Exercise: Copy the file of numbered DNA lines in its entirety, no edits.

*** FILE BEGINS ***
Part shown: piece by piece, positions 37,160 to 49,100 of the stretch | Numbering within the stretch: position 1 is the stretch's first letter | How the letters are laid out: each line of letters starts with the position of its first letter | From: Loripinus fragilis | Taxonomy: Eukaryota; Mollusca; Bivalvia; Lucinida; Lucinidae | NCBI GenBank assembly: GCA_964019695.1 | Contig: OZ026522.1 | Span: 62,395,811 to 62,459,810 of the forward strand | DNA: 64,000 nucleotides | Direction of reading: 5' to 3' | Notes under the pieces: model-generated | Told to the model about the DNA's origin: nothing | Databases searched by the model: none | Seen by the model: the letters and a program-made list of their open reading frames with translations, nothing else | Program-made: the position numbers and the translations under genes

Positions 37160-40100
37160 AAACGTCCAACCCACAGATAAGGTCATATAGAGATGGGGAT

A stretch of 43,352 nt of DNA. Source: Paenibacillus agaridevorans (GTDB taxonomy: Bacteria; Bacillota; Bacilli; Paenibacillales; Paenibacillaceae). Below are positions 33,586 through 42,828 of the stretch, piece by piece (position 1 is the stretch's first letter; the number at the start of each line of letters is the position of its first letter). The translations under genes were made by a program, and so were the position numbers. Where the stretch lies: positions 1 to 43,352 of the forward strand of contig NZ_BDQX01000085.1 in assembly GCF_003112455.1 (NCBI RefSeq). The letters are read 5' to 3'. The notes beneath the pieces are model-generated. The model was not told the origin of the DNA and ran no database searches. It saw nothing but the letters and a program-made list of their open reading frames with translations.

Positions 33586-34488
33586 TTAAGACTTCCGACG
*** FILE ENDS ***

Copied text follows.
Part shown: piece by piece, positions 37,160 to 49,100 of the stretch | Numbering within the stretch: position 1 is the stretch's first letter | How the letters are laid out: each line of letters starts with the position of its first letter | From: Loripinus fragilis | Taxonomy: Eukaryota; Mollusca; Bivalvia; Lucinida; Lucinidae | NCBI GenBank assembly: GCA_964019695.1 | Contig: OZ026522.1 | Span: 62,395,811 to 62,459,810 of the forward strand | DNA: 64,000 nucleotides | Direction of reading: 5' to 3' | Notes under the pieces: model-generated | Told to the model about the DNA's origin: nothing | Databases searched by the model: none | Seen by the model: the letters and a program-made list of their open reading frames with translations, nothing else | Program-made: the position numbers and the translations under genes

Positions 37160-40100
37160 AAACGTCCAACCCACAGATAAGGTCATATAGAGATGGGGAT

A stretch of 43,352 nt of DNA. Source: Paenibacillus agaridevorans (GTDB taxonomy: Bacteria; Bacillota; Bacilli; Paenibacillales; Paenibacillaceae). Below are positions 33,586 through 42,828 of the stretch, piece by piece (position 1 is the stretch's first letter; the number at the start of each line of letters is the position of its first letter). The translations under genes were made by a program, and so were the position numbers. Where the stretch lies: positions 1 to 43,352 of the forward strand of contig NZ_BDQX01000085.1 in assembly GCF_003112455.1 (NCBI RefSeq). The letters are read 5' to 3'. The notes beneath the pieces are model-generated. The model was not told the origin of the DNA and ran no database searches. It saw nothing but the letters and a program-made list of their open reading frames with translations.

Positions 33586-34488
33586 TTAAGACTTCCGACG